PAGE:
When Netflix asks if you’re still watching, say, The Office, mid-10-hour bingefest, it can feel a little judgy (YES, okay? We’re still watching). But when people like Sherrie Gulmahamad spend their whole day streaming shows, the platform doesn’t get in their way — in fact, Netflix *pays* them to watch TV shows, movies, and specials.

Gulmahamad is an originals creative analyst at Netflix, or, as it’s more commonly known, a “Netflix tagger.” And a new profile in Fast Company offers some interesting insight into what it’s like to binge-watch professionally.

First of all, not just anyone is cut out to be a Netflix tagger (sorry). Gulmahamad, who the story focuses on, studied screenwriting in college, then got a graduate degree in critical film studies. She works with a team of about 30 people whose day-to-day job is watching Netflix shows, movies, and specials (up to about 20 hours a week) and tagging each with relevant metadata that makes everything easier to search and categorize.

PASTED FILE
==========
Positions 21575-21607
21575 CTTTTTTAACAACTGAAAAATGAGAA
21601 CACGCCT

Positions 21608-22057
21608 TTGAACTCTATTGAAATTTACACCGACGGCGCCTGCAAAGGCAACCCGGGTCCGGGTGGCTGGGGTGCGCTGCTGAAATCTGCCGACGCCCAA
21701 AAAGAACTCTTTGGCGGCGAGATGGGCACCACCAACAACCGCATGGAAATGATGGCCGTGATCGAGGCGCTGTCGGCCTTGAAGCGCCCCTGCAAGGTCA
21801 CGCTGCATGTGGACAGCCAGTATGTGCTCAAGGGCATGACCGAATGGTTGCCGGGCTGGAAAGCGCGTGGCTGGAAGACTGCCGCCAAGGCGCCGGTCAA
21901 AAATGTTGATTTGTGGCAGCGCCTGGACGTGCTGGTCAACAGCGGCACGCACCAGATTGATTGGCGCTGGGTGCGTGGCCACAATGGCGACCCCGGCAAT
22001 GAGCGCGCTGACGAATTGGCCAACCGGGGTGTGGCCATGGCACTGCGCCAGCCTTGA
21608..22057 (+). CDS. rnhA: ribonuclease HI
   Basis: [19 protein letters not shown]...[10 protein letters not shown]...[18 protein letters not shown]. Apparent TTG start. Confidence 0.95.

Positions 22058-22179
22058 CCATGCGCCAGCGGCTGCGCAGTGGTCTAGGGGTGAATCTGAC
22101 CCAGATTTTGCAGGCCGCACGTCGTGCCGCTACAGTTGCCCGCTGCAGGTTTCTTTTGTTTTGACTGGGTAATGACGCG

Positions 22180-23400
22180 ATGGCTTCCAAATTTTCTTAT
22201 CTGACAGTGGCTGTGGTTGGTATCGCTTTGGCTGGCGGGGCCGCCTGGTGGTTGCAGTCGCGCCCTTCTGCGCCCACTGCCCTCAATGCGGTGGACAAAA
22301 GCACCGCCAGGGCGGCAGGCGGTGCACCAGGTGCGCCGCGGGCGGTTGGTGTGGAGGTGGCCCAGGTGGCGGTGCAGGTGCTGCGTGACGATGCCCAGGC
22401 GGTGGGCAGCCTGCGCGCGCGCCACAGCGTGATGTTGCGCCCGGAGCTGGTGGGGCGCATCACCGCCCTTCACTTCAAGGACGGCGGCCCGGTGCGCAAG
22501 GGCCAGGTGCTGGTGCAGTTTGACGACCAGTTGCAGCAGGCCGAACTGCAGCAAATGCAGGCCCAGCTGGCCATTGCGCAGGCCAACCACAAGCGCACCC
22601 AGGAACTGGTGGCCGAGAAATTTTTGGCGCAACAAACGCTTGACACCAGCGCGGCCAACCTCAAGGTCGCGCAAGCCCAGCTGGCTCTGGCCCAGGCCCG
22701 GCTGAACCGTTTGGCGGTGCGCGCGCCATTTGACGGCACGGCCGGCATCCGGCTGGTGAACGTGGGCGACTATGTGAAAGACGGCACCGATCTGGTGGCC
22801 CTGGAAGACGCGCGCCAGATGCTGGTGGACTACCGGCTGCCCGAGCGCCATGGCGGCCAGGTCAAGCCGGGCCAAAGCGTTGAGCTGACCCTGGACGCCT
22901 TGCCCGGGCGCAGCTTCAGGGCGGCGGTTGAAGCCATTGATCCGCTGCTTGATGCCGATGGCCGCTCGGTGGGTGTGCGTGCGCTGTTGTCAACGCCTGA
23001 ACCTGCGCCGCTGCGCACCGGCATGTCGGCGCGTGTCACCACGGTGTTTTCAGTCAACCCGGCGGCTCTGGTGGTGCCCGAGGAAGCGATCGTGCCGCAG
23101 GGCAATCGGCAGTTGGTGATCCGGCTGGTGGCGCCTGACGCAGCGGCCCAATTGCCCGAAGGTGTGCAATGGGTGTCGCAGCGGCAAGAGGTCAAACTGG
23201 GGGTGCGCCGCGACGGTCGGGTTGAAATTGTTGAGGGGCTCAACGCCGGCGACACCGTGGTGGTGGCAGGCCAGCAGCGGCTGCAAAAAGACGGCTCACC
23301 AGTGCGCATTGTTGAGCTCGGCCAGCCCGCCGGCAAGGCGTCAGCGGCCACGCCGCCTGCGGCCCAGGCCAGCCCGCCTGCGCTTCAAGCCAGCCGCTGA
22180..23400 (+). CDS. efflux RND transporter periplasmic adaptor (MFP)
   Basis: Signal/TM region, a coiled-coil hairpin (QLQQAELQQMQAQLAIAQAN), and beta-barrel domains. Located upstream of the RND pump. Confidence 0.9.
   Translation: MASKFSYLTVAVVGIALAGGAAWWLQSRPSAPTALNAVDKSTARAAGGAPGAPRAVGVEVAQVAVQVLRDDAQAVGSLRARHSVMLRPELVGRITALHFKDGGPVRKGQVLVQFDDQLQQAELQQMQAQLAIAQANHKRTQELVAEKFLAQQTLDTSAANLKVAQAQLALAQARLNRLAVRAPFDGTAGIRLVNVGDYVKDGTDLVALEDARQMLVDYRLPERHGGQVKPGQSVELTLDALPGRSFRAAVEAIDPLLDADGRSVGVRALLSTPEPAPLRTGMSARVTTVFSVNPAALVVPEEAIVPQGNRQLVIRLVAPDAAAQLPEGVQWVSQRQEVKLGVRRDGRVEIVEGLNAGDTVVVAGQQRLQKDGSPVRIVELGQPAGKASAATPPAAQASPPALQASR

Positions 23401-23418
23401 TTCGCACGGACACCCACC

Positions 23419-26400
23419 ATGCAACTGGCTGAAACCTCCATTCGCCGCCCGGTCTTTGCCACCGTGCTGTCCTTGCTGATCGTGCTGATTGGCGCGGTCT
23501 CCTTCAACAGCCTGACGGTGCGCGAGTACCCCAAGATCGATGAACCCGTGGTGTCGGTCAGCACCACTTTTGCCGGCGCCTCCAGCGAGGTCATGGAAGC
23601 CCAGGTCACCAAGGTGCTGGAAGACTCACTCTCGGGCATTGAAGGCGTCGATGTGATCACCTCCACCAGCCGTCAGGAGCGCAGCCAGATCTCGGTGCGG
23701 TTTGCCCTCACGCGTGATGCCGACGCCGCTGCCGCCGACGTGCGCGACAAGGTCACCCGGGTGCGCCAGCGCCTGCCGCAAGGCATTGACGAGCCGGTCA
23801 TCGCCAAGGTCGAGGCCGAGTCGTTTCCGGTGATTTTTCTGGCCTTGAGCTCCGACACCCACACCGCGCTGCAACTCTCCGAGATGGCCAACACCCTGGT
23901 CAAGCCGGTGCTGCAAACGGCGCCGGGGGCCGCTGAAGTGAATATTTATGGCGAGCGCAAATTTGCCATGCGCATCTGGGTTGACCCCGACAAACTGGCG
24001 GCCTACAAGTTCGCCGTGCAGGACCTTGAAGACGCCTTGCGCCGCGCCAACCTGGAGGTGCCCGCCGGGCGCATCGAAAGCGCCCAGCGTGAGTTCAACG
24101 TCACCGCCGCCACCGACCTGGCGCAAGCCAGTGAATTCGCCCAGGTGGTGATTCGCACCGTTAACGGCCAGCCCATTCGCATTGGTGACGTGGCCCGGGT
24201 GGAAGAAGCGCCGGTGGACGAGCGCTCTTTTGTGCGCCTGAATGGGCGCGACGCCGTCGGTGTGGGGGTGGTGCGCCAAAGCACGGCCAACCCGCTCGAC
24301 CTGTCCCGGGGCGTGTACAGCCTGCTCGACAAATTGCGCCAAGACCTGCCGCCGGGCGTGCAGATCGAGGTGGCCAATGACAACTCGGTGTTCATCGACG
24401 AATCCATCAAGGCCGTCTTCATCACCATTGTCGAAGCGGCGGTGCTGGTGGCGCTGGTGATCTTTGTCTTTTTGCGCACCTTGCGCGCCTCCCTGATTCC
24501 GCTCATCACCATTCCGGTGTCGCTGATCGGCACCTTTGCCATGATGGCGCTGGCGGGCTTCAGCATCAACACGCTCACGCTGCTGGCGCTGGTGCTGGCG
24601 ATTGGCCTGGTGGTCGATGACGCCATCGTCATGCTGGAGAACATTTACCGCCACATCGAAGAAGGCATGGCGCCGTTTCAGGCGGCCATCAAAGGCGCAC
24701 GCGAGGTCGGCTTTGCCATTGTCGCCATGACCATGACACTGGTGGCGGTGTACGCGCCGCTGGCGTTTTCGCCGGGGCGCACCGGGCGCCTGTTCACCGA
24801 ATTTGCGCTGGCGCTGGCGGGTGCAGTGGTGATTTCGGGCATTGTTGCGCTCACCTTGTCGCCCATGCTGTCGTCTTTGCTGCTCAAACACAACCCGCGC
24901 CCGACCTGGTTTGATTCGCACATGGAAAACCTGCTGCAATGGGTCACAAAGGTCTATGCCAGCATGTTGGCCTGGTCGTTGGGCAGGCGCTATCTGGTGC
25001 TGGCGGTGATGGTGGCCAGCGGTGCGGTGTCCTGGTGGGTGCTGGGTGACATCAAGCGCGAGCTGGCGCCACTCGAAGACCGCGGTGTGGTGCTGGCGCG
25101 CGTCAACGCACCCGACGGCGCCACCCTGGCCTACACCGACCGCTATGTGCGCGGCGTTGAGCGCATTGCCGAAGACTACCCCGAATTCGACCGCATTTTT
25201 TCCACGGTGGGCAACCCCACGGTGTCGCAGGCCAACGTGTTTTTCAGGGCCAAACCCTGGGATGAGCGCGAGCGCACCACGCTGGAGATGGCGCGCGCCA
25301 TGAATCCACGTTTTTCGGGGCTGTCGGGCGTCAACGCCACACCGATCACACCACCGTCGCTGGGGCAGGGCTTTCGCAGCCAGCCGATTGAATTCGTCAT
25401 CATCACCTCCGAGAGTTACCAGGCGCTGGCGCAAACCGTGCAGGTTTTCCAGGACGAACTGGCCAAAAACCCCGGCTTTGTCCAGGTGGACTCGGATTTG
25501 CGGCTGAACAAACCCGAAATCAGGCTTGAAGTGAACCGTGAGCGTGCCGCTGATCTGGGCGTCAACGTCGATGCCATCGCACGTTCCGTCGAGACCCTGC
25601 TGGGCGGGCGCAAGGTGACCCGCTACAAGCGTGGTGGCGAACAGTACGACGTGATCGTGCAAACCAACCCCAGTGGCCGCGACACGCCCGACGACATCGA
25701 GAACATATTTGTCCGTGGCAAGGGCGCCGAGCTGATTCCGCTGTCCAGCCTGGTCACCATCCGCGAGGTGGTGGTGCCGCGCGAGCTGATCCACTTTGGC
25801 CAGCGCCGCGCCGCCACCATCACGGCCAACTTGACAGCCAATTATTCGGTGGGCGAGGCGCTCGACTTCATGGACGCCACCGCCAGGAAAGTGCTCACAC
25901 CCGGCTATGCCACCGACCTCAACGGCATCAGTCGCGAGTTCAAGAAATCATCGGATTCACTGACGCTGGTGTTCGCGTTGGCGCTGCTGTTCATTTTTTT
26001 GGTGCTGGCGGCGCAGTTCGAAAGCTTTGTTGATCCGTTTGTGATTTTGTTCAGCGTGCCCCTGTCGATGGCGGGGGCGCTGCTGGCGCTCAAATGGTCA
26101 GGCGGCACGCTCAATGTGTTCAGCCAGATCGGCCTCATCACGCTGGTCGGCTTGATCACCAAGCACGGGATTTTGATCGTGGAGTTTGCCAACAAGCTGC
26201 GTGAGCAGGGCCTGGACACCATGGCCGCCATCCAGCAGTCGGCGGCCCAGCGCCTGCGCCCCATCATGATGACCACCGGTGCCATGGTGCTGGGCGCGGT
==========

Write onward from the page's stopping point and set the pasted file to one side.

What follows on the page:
Basically, Gulmahamad and her team are the ones who build the groupings you see in your Netflix queue.

You know, “Norwegian crime procedurals with a sarcastic female lead and a quirky sidekick,” etc. They also fill in more basic info like whether a show has nudity or violence and who’s in the cast. Gulmahamad specializes in comedy and stand-up specials, as well as sci-fi, but she’s watched a little bit of everything.

According to the story, Gulmahamad started in her position years ago, back when Netflix was still sending DVDs to your house in flimsy paper envelopes.

But nowadays, being a tagger is a coveted specialty to break into. When Gulmahamad is hiring new colleagues, she has very particular abilities in mind:

Netflix is famously hush hush about what goes down behind the scenes, so it’s always interesting to get an inside look at the machine that’s helping us all procrastinate on that last load of laundry. But they have, from time to time, released some numbers. Last year, for instance, users watched 250 million hours of content in a single January day. This year, the company plans to drop $8 billion on content and create *700* original shows and movies.

Which is to say, Gulmahamad and her crew will have plenty keeping them busy.